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BLUEBERRIES – By Gil Allen

August 24, 2012

All June
and July, berries,
enough berries, more
than enough, berries for the birds
and us!  Each morning
we’d go out in the still
and savor, marveling
in low sunlight at their burgeoning
abacus, subtracting,
the ripest, the best.

Now Carolina August
and only a few
remain — ones we’d have passed
over, or thrown away, it only seems
moments before.  Yet we pluck,
and find, in their barely
bitter, a remembered
flavor — then happen upon one
cluster our soured mouths swear
the sweetest of the season.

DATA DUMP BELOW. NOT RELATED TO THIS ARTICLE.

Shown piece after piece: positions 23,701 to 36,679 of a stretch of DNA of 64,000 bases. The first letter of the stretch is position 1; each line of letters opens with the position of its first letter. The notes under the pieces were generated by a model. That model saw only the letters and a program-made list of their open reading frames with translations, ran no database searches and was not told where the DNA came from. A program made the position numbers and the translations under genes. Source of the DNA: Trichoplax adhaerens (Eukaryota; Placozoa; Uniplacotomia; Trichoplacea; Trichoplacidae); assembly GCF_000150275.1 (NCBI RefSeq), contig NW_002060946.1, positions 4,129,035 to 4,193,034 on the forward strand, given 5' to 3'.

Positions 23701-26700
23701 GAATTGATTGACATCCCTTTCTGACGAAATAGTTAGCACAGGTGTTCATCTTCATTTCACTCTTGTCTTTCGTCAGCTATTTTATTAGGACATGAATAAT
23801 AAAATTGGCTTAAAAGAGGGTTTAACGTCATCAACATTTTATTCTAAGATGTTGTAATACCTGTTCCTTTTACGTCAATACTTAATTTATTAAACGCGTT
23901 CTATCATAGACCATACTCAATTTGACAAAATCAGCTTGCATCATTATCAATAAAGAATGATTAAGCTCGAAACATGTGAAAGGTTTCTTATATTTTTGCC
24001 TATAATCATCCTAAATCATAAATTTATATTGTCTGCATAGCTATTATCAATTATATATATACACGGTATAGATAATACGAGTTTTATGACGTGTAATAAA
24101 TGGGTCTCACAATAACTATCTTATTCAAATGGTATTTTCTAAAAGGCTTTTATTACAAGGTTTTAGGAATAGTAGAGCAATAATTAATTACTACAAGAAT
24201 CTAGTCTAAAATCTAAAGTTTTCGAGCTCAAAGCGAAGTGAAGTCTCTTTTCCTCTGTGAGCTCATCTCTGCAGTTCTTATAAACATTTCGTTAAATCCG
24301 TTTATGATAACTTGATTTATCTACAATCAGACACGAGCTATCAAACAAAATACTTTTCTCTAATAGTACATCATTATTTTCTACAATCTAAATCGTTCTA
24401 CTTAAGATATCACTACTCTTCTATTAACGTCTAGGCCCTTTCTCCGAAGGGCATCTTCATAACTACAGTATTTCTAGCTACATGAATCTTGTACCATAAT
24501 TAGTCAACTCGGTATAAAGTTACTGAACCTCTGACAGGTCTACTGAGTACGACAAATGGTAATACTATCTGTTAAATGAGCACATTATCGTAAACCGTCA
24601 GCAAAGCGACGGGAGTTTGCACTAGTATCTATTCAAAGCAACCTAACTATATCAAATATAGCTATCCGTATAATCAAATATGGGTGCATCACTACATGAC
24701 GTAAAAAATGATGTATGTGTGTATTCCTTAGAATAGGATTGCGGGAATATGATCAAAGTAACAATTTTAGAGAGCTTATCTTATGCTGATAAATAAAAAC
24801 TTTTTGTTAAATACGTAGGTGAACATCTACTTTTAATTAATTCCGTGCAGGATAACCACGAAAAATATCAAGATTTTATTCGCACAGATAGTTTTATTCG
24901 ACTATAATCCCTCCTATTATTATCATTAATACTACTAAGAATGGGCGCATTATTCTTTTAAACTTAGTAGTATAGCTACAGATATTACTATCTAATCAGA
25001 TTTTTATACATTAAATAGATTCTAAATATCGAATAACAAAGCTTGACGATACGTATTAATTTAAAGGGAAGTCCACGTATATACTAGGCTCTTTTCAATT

When I was a boy I picked blueberries. We would walk over to a swampy lowlands and step into another world of mosses and fallen trees. If the mosquitoes weren’t bad we could spend an afternoon. My mother would spread a blanket and we would scurry off to fill out coffee cans that father had fashioned with a handle of string. It was a perfect afternoon for mother because each of us was off on our own and she could sit and read a book, one of her period romances no doubt. Purple tongues betrayed the child who was not working for a blueberry pie or a blueberry upside down cake. We all dutifully reported from time to time with our coffee cans filled and dumped them into the larger basket that mother had brought with her. There was also a picnic with peanut butter and jelly sandwiches and devilled eggs. We made careful to pick only the largest berries leaving the smaller ones to grow for later in the summer.  Everything seemed perfect.

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